Would If I Could

Self: Friends and Relationships
12-14 years
Anticipate Time
30 min min
2-5, 5-15, 15-30
Honour, Initiative, Joy, Love, Generosity


Pathfinders share in order to self-disclose and build friendships.

Through participation in this Pursuit, the Pathfinder will:

  1. Identify leaders who have had a positive impact on their life
  2. Identify Pathfinders who have had a positive impact on their life
  3. Show respect for significant others through an imaginary gift


Scripture Focus

Memory Verse

James 1: 17
Every good and perfect gift is from above, coming down from the Father of the heavenly lights, who does not change like shifting shadows.

Philip Yancey has made an interesting observation about the sea gull. “It’s easy to see why people like the sea gull. I’ve sat overlooking a craggy harbour and watched one, he exults in freedom. He thrusts his wings backward with powerful strokes, climbing higher, higher until he’s above all the other gulls, then coasts downward in majestic loops and circles. He constantly performs, as if he knows a movie camera is trained on him, recording.
“In a flock, though, the sea gull is a different bird. His majesty and dignity melt into a sordid slough of in-fighting and cruelty. Watch that same gull as he dive-bombs into a group of gulls, provoking a flurry of scattered feathers and angry squawks, to steal a tiny morsel of meat… they are so fiercely competitive and jealous that if you tie a red ribbon around the leg of one gull, making him stand out, you sentence him to execution… There are times it seems our society consists of 200 million solitary sea gulls, each huffing and puffing to do his own thing, but paying an enormous price in loneliness and stress for his individuality.” 1

This Pursuit will promote the kind of togetherness and group cohesion which defies the ego-centred selfishness of the sea gull.


  1. Make enough copies of the Appendix so that each participant can have one (Include leaders)
  2. At the top of each gift image, write the name of each participant.
  3. Blutack the gift pictures on to the walls in your meeting room.
  4. Bake or buy a cake to enjoy together at the close of this Pursuit.
  • Copies of the Appendix


1. With your group seated comfortably and casually, begin to reminisce about people who have been important to you in your life. Share details about their belief in you and their impact on your life, and talk about how, if money was no object, what you would buy for them to show them your appreciation.

2. Ask the group to select one of their leaders and think of a gift they would like to give him / her – ‘if they could’. Ask them to work together as a group and prepare a body sculpture which reflects the gift they would present.

3. Ask your selected leader to come to your group and have one of the Pathfinders briefly thank him / her for their effort and interest and care, and tell how if they could, they would present him/her with this gift. Then have the Pathfinders represent their gift with their bodies and have the person guess what it is.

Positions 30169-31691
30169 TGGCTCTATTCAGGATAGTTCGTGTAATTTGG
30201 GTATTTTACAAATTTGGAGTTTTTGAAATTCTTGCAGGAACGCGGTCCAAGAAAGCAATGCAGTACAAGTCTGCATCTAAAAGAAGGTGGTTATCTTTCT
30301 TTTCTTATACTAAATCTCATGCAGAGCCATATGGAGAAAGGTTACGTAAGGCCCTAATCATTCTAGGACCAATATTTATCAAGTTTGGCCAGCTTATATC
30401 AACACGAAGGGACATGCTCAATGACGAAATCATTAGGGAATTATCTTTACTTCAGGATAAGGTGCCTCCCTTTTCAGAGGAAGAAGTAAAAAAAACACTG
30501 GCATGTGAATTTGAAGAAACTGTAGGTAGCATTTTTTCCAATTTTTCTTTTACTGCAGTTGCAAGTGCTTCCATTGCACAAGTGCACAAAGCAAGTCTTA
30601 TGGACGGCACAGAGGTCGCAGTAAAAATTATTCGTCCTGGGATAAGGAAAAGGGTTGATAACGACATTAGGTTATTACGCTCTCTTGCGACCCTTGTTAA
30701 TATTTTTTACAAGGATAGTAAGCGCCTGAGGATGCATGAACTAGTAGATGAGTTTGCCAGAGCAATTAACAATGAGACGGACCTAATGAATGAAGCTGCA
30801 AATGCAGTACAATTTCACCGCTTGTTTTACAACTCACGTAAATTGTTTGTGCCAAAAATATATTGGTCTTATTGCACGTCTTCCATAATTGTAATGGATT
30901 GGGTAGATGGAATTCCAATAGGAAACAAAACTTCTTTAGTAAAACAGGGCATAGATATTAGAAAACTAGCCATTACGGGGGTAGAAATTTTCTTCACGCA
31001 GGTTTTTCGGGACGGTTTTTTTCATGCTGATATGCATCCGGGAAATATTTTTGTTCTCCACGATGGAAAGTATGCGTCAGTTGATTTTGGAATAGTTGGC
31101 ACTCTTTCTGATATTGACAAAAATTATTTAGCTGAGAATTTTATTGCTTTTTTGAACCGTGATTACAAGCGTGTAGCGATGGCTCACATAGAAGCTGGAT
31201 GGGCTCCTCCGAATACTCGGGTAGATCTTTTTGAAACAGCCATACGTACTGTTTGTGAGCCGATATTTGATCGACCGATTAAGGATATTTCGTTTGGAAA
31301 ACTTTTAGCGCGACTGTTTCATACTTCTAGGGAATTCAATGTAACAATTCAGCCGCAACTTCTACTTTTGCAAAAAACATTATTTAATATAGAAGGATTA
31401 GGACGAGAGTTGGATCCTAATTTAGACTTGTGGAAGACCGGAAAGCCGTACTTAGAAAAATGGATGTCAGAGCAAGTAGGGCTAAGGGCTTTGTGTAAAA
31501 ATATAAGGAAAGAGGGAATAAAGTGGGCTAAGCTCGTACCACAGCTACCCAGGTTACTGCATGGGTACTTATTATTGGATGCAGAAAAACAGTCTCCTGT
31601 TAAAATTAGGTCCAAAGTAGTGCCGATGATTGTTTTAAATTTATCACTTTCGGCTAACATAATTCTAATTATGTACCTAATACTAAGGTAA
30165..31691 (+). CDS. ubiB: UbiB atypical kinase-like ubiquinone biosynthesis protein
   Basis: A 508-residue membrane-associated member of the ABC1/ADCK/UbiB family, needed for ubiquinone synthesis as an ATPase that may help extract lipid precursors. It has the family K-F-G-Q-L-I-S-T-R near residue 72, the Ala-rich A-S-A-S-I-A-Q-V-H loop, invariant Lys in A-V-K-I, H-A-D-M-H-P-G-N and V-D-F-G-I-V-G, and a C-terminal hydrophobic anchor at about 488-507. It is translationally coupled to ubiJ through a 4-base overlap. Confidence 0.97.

4. Then ask your Pathfinders to think of each other. Tell them to note the gift boxes which have been attached to the walls in your meeting area. Tell them that each person in your group has their name written on one of the gifts. Invite each person to go around and write on the gift of each person a present they would get for them ‘if they could.’ Ask them to take their interests and pastimes into consideration when thinking of the gift. Next to their gift idea, they will sign their name.

5. When everyone has written on all the gifts, have everyone take down their own sheets and share all their gifts with the group (If your group is large, divide for this sharing process).

6. Debrief

7. Tell the group that while we are not rich in money, we can be rich in friendship and care, and support for each other. Say: It’s only right that the riches that exist in our group through friendship and support, are celebrated in style! Bring out the cake and have each person offer a piece to someone else, before they take one themselves.


Leaders, be sure to follow up on discussing when and how the Pathfinders saw the memory text in action throughout this Pursuit. 
Select from the questions below:

  • How do you feel about your gifts?
  • Which gift tells you the most how much your friend really understands you?


  • What does your list tell you about your value in the eyes of your friends?
  • What kind of gifts don’t cost money and are extremely valuable in a friendship?
  • What are some other gifts in life which don’t cost money but we value?
  • What are some things in my life which make me rich?


  • Which of these gifts can I give?


  • When will I give these gifts?
  • To whom?
  • What opportunities could this week hold for me to make the life of someone else richer by my presence?



1 Cited in “Tale of the Tardy Oxcart” by Charles Swindoll (1998) Word Publishing, Nashville